I’m writing this blog post instead of writing an email. It would be an email to a fabulous proptech company at which I am the Chairman (Chairwoman? Chairperson? nah, I’m cool with Chairman). I figure I may as well write this advice down once and scale it, rather than rewrite it again and again for each company I advise in the future.

Are NEDs different from Advisory Board members?

Lots of companies get this confused, understandably so as both imply they are “Board” related. However, they are very different and should be thought of very differently.

An NED is a Non-Executive Director. Is someone non-executive, i.e. not a staff member of the company, who sits on the Board of Directors. This can (and likely will) include your investors, and should also include a non-investor representative. This type of independent NED or independent Board member, as they are interchangeably called, are really important, as they keep your Board meetings from being about purely financial matters, and make it more likely you’ll be able to make your Board meetings more strategic in nature, and more value-adding to the founders.

In order to be a part of your Board of Directors, they need to become a company Director. This is a critical point: being a Director has serious responsibilities attached to it. In the UK, they need to be registered at Companies House, and they carry potential liability for the actions of the company. They have a fiduciary duty to behave in the best interests of the shareholders, and a moral duty to behave in the best interests of the company and the impact it has in the world. They are responsible for incentivising the executive team, for holding them to account, and for carrying out governance tasks around budgetary approvals, processes and systems, and executive hiring/firing. It should not be taken lightly.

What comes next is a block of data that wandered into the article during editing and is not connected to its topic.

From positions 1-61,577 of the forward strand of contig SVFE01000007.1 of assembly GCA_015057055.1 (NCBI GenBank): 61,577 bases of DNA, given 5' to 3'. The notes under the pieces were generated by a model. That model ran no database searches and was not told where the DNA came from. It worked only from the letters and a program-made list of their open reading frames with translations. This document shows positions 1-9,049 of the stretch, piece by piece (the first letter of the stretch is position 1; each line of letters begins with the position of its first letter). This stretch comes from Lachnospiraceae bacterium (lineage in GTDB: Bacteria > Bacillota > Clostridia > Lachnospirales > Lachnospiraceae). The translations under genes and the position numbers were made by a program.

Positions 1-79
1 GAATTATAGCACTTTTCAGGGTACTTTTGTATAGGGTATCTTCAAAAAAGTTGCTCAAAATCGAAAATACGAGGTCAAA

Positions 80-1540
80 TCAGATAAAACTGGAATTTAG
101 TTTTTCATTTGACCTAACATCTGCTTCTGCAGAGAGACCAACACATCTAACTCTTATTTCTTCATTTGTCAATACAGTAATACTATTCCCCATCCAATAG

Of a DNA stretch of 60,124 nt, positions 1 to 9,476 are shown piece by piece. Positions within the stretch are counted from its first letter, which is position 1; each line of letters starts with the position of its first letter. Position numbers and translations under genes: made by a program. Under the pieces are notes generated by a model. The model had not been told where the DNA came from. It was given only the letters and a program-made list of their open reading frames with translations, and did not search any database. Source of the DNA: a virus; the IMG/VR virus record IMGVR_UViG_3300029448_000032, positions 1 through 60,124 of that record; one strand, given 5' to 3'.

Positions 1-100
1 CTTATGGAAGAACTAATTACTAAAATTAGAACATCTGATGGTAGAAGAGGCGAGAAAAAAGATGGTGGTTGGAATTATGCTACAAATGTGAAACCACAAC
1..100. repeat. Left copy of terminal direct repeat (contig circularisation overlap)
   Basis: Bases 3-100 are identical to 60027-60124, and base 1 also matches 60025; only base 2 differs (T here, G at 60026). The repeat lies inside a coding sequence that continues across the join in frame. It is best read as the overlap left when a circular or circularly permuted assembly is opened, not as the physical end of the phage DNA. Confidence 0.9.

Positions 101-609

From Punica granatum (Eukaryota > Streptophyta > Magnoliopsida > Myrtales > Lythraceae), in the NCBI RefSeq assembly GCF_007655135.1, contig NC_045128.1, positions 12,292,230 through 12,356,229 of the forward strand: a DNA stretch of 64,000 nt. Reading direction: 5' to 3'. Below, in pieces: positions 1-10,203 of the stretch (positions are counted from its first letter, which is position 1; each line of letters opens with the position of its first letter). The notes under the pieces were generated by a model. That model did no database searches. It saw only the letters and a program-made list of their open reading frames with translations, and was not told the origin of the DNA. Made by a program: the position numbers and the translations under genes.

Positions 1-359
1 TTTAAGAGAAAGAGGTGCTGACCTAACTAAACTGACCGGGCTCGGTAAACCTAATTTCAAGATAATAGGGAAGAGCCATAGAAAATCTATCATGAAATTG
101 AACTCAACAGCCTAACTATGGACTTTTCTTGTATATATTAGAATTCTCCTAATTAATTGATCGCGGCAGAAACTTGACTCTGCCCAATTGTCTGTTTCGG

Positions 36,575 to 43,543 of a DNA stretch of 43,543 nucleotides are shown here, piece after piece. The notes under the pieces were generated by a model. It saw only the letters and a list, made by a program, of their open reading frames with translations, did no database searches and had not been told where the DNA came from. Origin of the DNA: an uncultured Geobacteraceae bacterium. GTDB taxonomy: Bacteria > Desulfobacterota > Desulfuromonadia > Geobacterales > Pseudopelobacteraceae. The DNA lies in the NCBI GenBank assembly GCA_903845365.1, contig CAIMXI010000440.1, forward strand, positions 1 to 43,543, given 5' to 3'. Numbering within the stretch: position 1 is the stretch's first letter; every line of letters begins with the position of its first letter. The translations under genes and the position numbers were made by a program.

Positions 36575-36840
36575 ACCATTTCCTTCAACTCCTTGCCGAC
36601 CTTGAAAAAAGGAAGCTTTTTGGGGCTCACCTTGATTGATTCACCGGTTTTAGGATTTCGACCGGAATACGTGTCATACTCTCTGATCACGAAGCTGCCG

An Advisory Board member is quite different. It is a misleading name, in a way, as the “Board” in this title does not refer to the same Board as that which an NED sits on. An “Advisory Board” is an informal arrangement, that can change regularly, and has no fiduciary or governance responsibility. They don’t even actually need to meet as a group in the form of a Board meeting, they can just be an eclectic group of individuals that are on call to support the CEO and exec team on request.

Is there a difference in how they are compensated?

Yes, generally. NED’s carry more responsibility and risk, and so are usually compensated more generously, with cash and/or stock options. Advisory Board members have a more ad hoc contribution, with little risk or responsibility, so are justifiably compensated less.

Do I need an Advisory Board?

No, you don’t *need* one. If you are a charming and savvy entrepreneur, you can usually get most of the benefits an Advisory Board member can give you for free. Intros to investors, intros to potential customers, industry knowledge… these are all things that with the right network and effort, do not need compensation to acquire.

However, if you are starting out, an Advisory Board can be helpful to accelerate the speed of intros and the likelihood of them converting. The main reason to get an Advisory Board early on, though, is legitimacy within your market, intros to investors, deep sector knowledge, or trusted ongoing coaching and mentoring.